Independent variable

The independent variable of interest was primary language. The LTM-CA survey includes two questions regarding language: (1) language most often spoken at home and (2) language of the survey itself. The response options for the first question included “English,” “Spanish,” or “English and Spanish equally.” The response options for the second question included “English” or “Spanish” only. We created a categorical exposure variable to assess primary language as “English” (answered “English” for both questions), “Spanish” (answered “Spanish” for both questions), or “Bilingual” (answered “English and Spanish equally” for language most often spoken in home and took survey in “English” or “Spanish”; answered “English” for language spoken at home and took survey in “Spanish”; or answered “Spanish” for language spoken at home and took survey in “English”). We incorporated the survey language variable into our primary language exposure because it may measure ability to communicate in English in health care settings [31]. We also explored the relationship of primary language categorized as a binary variable (English vs. Spanish) instead of a three-level variable through a sensitivity analysis and found that results were similar; we ultimately used the three-level variable since it offered more information about our sample.

Dependent variables

The dependent variables were intrapartum-associated quality of care outcomes that included: perceived discrimination due to language, perceived pressure for medical interventions, and experiencing mistreatment from a provider or nurse during labor. Perceived discrimination due to language was defined through the survey question that asked, “During your recent hospital stay when you had your baby how often were you treated unfairly because of the language you spoke?” Response options for this question were scaled ranging from “never,” “sometimes,” “usually,” or “always.” Prior literature that utilized this question in national LTM surveys dichotomized this variable (yes—at least once; no—never) due to skewed distribution [22]. Our study population distribution for this variable was also skewed, therefore we also dichotomized this variable into the same response options.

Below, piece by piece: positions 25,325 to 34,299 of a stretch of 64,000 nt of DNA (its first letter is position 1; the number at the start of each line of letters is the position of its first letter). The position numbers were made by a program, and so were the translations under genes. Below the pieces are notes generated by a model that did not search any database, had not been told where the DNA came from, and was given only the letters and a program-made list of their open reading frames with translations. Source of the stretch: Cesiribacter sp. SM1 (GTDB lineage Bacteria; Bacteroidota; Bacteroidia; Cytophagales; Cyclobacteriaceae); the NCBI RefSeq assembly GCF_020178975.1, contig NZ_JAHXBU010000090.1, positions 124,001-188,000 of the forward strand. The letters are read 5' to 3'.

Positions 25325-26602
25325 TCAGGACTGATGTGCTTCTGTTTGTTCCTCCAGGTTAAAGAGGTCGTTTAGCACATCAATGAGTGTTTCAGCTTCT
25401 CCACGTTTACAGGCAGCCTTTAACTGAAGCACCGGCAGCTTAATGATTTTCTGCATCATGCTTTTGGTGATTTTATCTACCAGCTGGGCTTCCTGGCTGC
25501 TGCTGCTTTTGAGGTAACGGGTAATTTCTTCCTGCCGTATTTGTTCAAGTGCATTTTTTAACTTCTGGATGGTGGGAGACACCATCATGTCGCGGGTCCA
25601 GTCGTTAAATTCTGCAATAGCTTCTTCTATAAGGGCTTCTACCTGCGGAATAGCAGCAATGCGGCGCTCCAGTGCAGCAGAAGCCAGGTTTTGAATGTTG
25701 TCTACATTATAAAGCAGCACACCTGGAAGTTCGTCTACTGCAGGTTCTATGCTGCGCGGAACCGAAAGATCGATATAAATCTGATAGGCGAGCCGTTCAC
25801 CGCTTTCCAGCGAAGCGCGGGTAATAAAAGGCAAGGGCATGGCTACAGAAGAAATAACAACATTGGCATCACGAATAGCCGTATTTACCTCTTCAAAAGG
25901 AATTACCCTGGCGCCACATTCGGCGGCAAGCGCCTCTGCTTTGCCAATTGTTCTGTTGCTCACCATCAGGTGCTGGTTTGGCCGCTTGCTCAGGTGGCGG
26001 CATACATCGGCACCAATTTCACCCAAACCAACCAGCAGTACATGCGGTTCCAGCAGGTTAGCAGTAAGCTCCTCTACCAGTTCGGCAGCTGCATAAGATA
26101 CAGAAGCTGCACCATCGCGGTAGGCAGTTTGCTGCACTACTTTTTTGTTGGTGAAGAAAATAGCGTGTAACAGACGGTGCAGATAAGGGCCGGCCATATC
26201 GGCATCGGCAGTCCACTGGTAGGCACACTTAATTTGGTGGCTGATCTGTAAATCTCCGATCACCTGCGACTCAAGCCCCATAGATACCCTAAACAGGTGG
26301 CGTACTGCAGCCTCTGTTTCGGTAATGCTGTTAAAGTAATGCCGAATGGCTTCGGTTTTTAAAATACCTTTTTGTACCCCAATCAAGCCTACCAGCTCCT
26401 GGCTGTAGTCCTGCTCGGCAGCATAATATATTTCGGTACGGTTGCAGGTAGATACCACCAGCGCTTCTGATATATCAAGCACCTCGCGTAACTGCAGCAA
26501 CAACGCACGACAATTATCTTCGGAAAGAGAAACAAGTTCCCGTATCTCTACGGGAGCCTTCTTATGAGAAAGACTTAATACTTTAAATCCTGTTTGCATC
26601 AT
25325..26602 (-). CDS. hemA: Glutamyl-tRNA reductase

Perceived pressure for medical interventions was demonstrated with three survey questions that asked participants if they “felt pressure from any health professional to: (1) induce labor, (2) use epidural for pain relief, or (3) have a cesarean section.” The response options were binary (yes or no) for these pressure questions. In addition, a composite categorical pressure variable was created that combined all three individual instances of pressure, and represented pressure for at least one of the three medical interventions during labor. The response option for this composite variable was also binary (yes/no) but did not specify individual medical interventions, with the understanding that there are logistical clinical pathway challenges with the construction of this composite variable. A planned cesarean would not involve labor induction, and the decision to have a planned or unplanned cesarean would likely make having epidural analgesia seem welcome and not pressured. Also, the experience of labor induction may reduce the feeling of pressure for epidural, which may be welcome due to the intensity of contractions stimulated by synthetic oxytocin. For these reasons, the separate analyses by intervention make more sense than the composite analysis. The composite variable was only used in the bivariate analysis for simplicity.

Mistreatment by a healthcare provider or nurse was based off of two survey questions that asked participants if, “a nurse or maternity care provider ever handled [them] roughly” (physical mistreatment), or if, “a nurse or maternity care provider ever used harsh rude or threatening language” (verbal mistreatment). Both mistreatment questions had binary response options (yes/no). In addition, a composite categorical mistreatment variable with both physical and verbal mistreatment components was also created, with a binary (yes/no) response. Similar to the perceived pressure outcome, if a participant reported “yes” to having either of the individual types of mistreatment (physical vs. verbal), then they were categorized as having mistreatment (composite).